Local women survive childhood defects, genetic condition
Franchesker Scott was a varsity cheerleader enjoying life years ago when suddenly she began to have fainting episodes. Initially, physicians told her she was having panic attacks but then she started having the episodes more often. Even some of her family members and friends started to believe they were panic attacks, or just ways for a teenage girl to get attention.
“One day, I was in Driver’s Ed class and began to feel dizzy,” she said. “I requested to leave the classroom and go to the restroom. As I exited the classroom everything started to spin. The next thing I know, I woke up in a hospital room and was informed that I had fainted and went into cardiac arrest.”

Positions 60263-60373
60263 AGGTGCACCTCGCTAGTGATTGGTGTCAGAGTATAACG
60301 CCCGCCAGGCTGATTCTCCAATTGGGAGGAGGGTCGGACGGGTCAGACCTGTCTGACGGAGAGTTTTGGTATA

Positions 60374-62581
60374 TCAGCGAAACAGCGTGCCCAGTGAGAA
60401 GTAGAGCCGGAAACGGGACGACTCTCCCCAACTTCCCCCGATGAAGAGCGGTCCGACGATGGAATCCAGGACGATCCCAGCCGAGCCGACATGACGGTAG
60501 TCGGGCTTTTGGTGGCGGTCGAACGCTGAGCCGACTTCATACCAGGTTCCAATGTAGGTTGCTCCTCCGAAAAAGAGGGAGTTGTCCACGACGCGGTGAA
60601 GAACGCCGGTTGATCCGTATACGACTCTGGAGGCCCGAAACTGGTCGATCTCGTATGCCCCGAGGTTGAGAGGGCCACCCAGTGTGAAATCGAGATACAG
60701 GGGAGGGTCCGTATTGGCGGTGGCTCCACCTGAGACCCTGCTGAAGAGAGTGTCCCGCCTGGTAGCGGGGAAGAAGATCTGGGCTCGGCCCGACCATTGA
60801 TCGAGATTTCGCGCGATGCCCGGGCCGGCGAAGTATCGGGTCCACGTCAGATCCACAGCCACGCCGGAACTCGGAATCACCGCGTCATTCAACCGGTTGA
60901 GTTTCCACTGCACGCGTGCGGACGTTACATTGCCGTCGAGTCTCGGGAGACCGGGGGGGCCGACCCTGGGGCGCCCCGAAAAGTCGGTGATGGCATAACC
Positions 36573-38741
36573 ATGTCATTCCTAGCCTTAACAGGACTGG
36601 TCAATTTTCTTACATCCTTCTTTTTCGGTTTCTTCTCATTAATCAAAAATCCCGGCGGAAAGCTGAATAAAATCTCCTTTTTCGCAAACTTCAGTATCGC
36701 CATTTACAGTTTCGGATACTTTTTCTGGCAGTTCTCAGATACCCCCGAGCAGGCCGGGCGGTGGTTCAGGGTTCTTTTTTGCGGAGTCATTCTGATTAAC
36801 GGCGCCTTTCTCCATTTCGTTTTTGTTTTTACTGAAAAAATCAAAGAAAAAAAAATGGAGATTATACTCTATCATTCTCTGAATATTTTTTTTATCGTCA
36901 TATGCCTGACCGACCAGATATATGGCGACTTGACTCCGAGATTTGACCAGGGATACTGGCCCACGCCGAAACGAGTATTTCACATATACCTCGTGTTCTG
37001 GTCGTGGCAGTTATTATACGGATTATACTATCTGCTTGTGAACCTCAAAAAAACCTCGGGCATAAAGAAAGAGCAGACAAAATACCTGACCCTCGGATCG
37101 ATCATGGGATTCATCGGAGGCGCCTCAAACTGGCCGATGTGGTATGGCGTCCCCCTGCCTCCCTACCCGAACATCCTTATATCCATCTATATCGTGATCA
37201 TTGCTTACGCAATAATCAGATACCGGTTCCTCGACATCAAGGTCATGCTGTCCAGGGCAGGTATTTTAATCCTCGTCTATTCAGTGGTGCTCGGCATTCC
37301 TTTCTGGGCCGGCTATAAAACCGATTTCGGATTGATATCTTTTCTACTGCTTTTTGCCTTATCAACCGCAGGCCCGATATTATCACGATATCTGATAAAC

Thankfully, Scott’s grandmother, her guardian, stepped up and insisted her granddaughter be sent to another hospital to try to determine what was happening to her body. The hospital cooperated and the next day Scott was sent to another hospital and was put in touch with Dr. Christine Ahee. “She turned out to be my angel and listened to my concerns,” Scott said. “Dr. Ahee ran several tests, explored my family history, consulted with other physicians, poured over my medical records, and diagnosed me with Prolonged QT syndrome (an abnormality with the heart’s electrical system).”
By Sonia Duggan • [email protected]